Cars still exist, but they are used to go to cities, not through cities. Many towns and cities have adopted the "bubble" concept to push cars to the fringe of the city, and preserve a bubble of multi-use car-free pathways for daily transport within the city. Many of the existing cars are now EVs, and some still use gasoline. Most people only rent, or borrow, a traditional car when they need it to travel long distances. Traditional cars are clustered in depots on the perimeter of town. Everything you need is right here in your city. You can walk to the grocer. You can e-bike to school. Many people have worked from home for years since Covid in 2020. The micro EV Low-Speed-Vehicles use far less electricity, they're affordable, and they actually make transportation fun again. People who live farther in the county still have traditional cars, but the multi-use path network is expanding every year further out. It's cheaper to build car-free paths or convert existing roads than to expand the old asphalt car roads. Municipalities are saving a fortune on surface-street roadwork. Micro-EVs are here for good and life is better.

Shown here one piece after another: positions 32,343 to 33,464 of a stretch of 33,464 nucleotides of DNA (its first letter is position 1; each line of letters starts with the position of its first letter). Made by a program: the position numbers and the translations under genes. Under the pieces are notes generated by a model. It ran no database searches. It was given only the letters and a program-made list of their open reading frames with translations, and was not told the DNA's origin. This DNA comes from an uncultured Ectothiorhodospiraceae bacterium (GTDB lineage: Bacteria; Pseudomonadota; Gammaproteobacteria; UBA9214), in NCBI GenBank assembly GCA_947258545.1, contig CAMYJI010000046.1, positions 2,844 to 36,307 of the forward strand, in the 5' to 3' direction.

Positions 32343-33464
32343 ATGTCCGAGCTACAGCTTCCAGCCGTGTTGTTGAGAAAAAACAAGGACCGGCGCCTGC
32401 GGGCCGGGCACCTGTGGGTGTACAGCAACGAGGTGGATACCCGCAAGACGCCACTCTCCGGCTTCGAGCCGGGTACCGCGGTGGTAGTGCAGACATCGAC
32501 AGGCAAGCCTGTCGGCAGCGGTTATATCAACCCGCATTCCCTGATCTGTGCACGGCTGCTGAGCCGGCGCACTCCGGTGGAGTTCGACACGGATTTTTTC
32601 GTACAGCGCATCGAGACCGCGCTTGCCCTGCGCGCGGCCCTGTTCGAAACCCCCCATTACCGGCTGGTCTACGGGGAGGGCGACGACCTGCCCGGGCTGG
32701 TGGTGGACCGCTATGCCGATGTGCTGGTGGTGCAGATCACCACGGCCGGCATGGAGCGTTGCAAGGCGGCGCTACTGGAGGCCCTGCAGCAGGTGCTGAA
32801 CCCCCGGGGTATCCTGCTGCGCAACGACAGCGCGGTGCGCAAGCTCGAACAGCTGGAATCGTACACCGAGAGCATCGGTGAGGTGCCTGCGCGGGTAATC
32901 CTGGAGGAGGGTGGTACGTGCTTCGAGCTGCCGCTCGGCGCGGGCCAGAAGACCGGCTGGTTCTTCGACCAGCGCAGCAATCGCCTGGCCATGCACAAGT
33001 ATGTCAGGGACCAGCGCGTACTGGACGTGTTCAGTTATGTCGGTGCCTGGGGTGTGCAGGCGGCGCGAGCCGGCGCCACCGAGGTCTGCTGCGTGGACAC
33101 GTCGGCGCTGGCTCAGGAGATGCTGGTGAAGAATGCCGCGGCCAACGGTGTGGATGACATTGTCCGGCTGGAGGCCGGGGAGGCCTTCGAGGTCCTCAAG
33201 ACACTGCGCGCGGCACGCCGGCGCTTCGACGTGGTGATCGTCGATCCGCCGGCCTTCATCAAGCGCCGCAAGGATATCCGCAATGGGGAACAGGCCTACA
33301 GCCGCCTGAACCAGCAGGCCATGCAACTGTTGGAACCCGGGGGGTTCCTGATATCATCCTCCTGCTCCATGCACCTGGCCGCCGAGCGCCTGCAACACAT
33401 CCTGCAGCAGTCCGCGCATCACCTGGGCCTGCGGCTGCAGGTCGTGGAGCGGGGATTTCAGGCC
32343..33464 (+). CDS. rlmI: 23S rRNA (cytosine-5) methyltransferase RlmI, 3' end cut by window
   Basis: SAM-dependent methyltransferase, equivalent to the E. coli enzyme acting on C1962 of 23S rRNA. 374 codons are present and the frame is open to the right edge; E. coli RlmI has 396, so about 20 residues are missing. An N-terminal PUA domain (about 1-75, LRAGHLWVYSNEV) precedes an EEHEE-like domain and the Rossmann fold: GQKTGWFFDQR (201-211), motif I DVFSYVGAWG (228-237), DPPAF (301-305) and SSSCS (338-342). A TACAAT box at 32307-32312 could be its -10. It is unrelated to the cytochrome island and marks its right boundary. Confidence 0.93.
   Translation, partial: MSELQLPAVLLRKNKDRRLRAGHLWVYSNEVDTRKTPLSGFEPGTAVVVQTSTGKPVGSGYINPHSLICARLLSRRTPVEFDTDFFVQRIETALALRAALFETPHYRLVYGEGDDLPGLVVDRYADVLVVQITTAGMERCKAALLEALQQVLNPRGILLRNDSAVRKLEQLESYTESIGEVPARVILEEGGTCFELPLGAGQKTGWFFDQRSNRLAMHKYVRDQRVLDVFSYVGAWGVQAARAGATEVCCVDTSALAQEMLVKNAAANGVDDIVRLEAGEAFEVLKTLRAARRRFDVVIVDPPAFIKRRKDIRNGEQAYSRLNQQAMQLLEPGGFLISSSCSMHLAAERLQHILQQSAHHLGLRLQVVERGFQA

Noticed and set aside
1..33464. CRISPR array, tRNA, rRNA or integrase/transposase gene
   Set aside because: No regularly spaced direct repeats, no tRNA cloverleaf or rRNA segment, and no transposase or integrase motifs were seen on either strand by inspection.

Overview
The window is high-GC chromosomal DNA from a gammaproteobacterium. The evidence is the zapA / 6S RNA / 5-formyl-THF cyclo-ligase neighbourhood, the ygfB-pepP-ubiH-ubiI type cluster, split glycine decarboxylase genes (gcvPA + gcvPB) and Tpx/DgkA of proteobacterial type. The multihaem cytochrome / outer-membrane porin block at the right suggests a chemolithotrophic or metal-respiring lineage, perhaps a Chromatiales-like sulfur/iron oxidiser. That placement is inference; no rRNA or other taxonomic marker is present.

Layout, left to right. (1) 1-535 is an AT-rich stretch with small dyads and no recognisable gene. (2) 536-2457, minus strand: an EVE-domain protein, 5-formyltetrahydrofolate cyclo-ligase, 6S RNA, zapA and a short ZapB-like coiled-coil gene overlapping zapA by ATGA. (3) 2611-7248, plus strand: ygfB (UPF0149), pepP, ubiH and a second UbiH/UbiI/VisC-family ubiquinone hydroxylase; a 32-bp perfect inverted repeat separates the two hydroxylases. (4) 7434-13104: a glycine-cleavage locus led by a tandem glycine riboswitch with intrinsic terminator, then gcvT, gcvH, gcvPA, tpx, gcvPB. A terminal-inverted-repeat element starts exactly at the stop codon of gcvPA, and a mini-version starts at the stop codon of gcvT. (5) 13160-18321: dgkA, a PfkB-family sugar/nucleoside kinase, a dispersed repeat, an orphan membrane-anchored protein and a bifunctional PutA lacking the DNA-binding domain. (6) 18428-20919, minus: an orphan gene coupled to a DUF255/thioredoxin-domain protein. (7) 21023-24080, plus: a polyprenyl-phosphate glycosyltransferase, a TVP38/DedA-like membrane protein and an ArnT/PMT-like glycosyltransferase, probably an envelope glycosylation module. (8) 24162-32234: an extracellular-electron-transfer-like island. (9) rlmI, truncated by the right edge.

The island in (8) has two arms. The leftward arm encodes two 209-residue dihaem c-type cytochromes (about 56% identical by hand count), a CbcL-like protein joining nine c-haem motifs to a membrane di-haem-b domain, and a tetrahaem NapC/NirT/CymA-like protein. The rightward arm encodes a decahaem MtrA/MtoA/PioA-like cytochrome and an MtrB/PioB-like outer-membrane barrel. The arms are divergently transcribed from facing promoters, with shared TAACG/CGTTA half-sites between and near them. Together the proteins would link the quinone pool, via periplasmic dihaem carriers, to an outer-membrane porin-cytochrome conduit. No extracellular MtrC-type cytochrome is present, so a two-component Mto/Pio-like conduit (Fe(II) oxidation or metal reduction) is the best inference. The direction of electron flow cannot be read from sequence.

Some of the people who still own traditional cars are the local farmers. They need trucks to cart local produce into town. Most of your food is grown within 20 miles of where you live. Small farms are actually on the rise again. Chemical farming, massive monocultures, and corporate agriculture have been shrinking for the first time in over 100 years. Incentives for small farmers have been helping to fuel a sustainable transition in agriculture. Your dairy, berries, proteins, mushrooms, honey and produce all come from local farms who supply the independent grocer. Locally raised pastured raised chicken, beef and pork are available at the local shops. Your own backyard has chickens and beehives cared for by you and your neighborhood garden co-op. A few miles away a local aquaponics warehouse raises micro-plastic free trout, sunfish, prawns, tilapia and leafy greens. You can still get to a Kroger or a Costco, but as the smaller farms have proliferated the local food options have increased and big box stores have scaled down.